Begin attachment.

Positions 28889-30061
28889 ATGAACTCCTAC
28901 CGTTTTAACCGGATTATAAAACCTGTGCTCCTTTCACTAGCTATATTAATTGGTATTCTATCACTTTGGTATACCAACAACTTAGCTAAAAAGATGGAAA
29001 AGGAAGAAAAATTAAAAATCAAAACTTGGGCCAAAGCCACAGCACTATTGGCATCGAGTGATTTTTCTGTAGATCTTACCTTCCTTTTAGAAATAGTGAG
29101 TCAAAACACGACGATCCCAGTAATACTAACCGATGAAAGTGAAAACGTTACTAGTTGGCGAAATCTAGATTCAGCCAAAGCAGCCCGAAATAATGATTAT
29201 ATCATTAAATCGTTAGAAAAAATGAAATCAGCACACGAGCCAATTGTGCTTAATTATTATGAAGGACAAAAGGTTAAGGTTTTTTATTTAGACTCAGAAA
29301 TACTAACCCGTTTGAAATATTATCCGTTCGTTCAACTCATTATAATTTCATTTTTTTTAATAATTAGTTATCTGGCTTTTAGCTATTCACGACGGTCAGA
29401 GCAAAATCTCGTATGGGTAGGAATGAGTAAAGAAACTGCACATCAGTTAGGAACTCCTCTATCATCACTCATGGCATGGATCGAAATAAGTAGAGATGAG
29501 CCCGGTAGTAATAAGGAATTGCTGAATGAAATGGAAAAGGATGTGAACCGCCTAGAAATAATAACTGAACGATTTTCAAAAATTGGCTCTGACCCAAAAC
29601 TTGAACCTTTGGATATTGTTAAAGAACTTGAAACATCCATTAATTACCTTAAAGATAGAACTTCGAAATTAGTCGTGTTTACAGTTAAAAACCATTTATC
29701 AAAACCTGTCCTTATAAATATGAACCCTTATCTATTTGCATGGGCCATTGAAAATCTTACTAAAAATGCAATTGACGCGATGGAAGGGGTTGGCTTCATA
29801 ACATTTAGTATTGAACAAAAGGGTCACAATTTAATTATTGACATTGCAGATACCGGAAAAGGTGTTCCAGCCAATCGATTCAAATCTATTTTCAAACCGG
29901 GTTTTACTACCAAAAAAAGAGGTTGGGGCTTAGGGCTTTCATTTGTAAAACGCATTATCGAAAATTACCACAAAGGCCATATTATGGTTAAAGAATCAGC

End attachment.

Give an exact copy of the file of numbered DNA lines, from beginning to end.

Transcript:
Positions 28889-30061
28889 ATGAACTCCTAC
28901 CGTTTTAACCGGATTATAAAACCTGTGCTCCTTTCACTAGCTATATTAATTGGTATTCTATCACTTTGGTATACCAACAACTTAGCTAAAAAGATGGAAA
29001 AGGAAGAAAAATTAAAAATCAAAACTTGGGCCAAAGCCACAGCACTATTGGCATCGAGTGATTTTTCTGTAGATCTTACCTTCCTTTTAGAAATAGTGAG
29101 TCAAAACACGACGATCCCAGTAATACTAACCGATGAAAGTGAAAACGTTACTAGTTGGCGAAATCTAGATTCAGCCAAAGCAGCCCGAAATAATGATTAT
29201 ATCATTAAATCGTTAGAAAAAATGAAATCAGCACACGAGCCAATTGTGCTTAATTATTATGAAGGACAAAAGGTTAAGGTTTTTTATTTAGACTCAGAAA
29301 TACTAACCCGTTTGAAATATTATCCGTTCGTTCAACTCATTATAATTTCATTTTTTTTAATAATTAGTTATCTGGCTTTTAGCTATTCACGACGGTCAGA
29401 GCAAAATCTCGTATGGGTAGGAATGAGTAAAGAAACTGCACATCAGTTAGGAACTCCTCTATCATCACTCATGGCATGGATCGAAATAAGTAGAGATGAG
29501 CCCGGTAGTAATAAGGAATTGCTGAATGAAATGGAAAAGGATGTGAACCGCCTAGAAATAATAACTGAACGATTTTCAAAAATTGGCTCTGACCCAAAAC
29601 TTGAACCTTTGGATATTGTTAAAGAACTTGAAACATCCATTAATTACCTTAAAGATAGAACTTCGAAATTAGTCGTGTTTACAGTTAAAAACCATTTATC
29701 AAAACCTGTCCTTATAAATATGAACCCTTATCTATTTGCATGGGCCATTGAAAATCTTACTAAAAATGCAATTGACGCGATGGAAGGGGTTGGCTTCATA
29801 ACATTTAGTATTGAACAAAAGGGTCACAATTTAATTATTGACATTGCAGATACCGGAAAAGGTGTTCCAGCCAATCGATTCAAATCTATTTTCAAACCGG
29901 GTTTTACTACCAAAAAAAGAGGTTGGGGCTTAGGGCTTTCATTTGTAAAACGCATTATCGAAAATTACCACAAAGGCCATATTATGGTTAAAGAATCAGC